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NEW ORLEANS — If anyone knows what it’s like to need help and need it fast, it’s the people of Louisiana. Lucky for them, there’s been a saint on their side for more than 200 years.

Our Lady of Prompt Succor has been answering New Orleans’ prayers even before her statue arrived in the city limits.

“Our Lady of Prompt Succor is a title of Mary, the Mother of Jesus,” explains Sister Carolyn Brockland, director of the shrine. “And the ‘prompt succor’ part comes because one of the sisters wanted to come to Louisiana at a time when the community really needed help.”

The Ursuline sister asked her bishop if she could go to join the Ursulines already in New Orleans.

“I love to tell this part of the story,” says Sr. Brockland. “It’s like if you are a parent and your kid wants to do something. But, you don’t want to tell him yes. But, you don’t feel right about saying no. So, the bishop said, ‘If the Pope gives you permission, you can go.'”

That was a problem. The Pope at that time was a prisoner of Napoleon.

“So, this sister prayed to Mary,” continues Sr. Brockland. “She said, ‘If I write to the Pope and get a prompt and favorable answer, I will have you honored when I come to Louisiana as Notre Dame de Prompt Secours’–Our Lady of ‘Quick Help’–we kept the ‘prompt’ and ‘succor’ part from the French.”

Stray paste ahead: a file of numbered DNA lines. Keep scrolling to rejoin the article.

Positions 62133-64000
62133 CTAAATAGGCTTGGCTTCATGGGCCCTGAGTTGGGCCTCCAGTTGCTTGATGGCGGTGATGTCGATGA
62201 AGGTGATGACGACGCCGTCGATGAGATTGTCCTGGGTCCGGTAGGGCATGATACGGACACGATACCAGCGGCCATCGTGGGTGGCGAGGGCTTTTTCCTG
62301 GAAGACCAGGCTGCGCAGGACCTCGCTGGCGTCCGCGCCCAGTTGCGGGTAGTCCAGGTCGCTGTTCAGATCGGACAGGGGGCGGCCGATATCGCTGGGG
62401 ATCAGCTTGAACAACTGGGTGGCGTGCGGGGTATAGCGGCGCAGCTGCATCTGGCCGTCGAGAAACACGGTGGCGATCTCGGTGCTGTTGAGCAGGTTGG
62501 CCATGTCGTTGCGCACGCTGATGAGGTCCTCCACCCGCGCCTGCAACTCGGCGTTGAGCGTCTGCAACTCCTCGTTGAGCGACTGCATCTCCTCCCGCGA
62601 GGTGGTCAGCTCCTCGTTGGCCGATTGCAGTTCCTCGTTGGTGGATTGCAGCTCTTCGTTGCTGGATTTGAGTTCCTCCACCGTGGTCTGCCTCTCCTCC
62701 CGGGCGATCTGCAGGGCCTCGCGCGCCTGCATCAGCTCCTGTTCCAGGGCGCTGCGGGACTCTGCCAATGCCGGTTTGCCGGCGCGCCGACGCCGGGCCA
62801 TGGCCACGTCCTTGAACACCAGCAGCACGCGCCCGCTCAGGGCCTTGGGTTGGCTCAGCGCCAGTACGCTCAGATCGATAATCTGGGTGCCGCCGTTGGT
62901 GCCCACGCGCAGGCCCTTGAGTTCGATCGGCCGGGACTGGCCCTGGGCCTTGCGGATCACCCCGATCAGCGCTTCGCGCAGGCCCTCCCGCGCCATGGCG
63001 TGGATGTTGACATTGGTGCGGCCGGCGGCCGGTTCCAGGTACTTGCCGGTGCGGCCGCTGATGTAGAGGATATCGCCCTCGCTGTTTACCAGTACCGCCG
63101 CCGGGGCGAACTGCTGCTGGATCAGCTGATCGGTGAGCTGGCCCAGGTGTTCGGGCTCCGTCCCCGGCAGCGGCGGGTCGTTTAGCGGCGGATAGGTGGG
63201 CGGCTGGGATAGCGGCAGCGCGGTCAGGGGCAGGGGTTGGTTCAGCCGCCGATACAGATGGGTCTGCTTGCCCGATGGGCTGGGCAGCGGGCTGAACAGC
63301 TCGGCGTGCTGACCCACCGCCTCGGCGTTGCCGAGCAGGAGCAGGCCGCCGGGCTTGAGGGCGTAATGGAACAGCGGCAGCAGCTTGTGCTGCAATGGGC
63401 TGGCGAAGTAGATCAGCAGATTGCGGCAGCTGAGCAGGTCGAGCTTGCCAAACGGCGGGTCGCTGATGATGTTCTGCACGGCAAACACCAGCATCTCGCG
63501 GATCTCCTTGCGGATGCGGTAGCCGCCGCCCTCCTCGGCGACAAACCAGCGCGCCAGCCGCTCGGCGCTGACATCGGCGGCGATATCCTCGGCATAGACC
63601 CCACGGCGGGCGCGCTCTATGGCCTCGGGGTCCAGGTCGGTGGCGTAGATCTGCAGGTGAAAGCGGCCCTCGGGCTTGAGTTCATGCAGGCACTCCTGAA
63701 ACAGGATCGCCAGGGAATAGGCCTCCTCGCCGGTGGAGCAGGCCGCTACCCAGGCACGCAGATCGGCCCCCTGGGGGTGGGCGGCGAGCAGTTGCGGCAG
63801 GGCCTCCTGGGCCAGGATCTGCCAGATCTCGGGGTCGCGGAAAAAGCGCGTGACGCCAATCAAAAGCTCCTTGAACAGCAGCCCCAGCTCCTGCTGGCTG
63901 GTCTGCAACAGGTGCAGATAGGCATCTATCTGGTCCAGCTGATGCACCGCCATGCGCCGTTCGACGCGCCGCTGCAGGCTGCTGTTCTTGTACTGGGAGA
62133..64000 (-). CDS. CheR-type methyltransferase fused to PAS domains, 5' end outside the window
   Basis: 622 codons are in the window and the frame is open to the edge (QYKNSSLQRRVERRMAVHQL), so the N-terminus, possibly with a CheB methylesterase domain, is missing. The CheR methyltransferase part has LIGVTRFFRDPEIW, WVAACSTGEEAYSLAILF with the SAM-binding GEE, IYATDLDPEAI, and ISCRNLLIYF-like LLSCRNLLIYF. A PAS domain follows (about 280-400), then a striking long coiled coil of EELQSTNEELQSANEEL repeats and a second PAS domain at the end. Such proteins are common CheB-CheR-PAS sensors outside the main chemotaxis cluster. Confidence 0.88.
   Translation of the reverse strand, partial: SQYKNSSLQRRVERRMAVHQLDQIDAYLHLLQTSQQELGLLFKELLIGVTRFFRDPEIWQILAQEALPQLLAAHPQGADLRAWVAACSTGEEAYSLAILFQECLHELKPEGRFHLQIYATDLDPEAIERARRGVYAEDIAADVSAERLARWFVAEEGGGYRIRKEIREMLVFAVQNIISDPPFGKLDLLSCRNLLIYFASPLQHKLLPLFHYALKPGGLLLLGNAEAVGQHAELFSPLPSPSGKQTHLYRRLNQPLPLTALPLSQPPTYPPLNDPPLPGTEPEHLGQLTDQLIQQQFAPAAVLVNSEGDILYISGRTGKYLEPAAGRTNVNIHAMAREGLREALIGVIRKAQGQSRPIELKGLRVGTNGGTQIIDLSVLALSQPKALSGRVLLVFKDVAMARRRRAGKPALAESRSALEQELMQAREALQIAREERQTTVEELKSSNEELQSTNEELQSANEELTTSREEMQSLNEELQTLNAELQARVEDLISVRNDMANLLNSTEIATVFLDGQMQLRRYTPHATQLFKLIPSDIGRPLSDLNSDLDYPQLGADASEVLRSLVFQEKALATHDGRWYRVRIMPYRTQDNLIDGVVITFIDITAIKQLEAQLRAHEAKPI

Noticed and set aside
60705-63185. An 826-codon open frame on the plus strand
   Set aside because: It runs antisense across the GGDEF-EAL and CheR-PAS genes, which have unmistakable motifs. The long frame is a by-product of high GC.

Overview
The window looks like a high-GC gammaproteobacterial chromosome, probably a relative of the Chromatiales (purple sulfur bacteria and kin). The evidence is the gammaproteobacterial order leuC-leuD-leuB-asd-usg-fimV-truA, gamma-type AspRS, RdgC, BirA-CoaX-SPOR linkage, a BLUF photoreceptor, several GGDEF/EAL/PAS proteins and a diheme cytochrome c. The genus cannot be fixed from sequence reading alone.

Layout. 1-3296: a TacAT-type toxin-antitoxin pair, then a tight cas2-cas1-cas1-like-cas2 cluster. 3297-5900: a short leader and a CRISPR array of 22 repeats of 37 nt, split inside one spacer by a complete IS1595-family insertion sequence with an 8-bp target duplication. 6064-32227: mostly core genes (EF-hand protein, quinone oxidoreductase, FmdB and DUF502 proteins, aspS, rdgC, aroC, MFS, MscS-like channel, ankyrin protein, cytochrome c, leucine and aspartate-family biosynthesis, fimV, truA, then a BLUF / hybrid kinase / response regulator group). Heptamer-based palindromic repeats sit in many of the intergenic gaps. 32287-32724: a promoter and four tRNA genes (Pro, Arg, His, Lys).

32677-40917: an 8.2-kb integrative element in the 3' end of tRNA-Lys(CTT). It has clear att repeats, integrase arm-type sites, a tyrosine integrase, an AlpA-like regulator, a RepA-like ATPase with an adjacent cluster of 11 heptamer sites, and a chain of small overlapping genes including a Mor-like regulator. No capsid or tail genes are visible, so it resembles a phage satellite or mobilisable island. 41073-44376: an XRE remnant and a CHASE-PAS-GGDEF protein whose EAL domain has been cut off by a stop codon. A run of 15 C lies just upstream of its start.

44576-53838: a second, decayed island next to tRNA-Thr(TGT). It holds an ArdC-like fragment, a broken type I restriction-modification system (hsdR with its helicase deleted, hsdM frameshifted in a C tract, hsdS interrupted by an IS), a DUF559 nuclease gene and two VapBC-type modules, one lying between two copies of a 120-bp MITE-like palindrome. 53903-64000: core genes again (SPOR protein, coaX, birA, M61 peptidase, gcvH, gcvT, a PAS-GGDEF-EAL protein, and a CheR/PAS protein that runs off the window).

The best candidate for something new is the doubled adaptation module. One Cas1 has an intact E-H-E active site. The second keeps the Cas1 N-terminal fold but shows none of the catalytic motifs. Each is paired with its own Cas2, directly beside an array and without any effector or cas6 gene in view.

The fact that the Pope even received her message was a miracle. And his answer was yes.

So, the Ursuline sister kept her promise and the statue of Our Lady of Prompt Succor arrived in New Orleans in 1810. It was just in time to answer another prayer.

“It is this statue that the women of New Orleans and the sisters prayed before all night before the Battle of New Orleans in 1815,” says Sr. Brockland. “And as we all know it was a miraculous victory.”

It was miraculous because an outnumbered American army defeated the British in a battle that could have changed the fortunes of the newly formed nation of the United States. The victory and Our Lady of Prompt Succor’s role is celebrated on January 8th each year.

For that reason, and many others, the devotion to Our Lady of Prompt Succor is still strong today.

“People still come here and people still contact us to ask for prayers,” says Sr. Brockaland. “It’s a national shrine because Our Lady, under the title of Our Lady of Prompt Succor, is the patroness for the whole state of Louisiana.”

The National Shrine of Our Lady of Prompt Succor is holding a fundraising event this Saturday (Oct. 27). It will feature author and cable news host Bill Kilmeade, who will be signing his book Andrew Jackson and the Miracle of New Orleans: The Battle That Shaped America’s Destiny. For more information, visit the shrine’s website.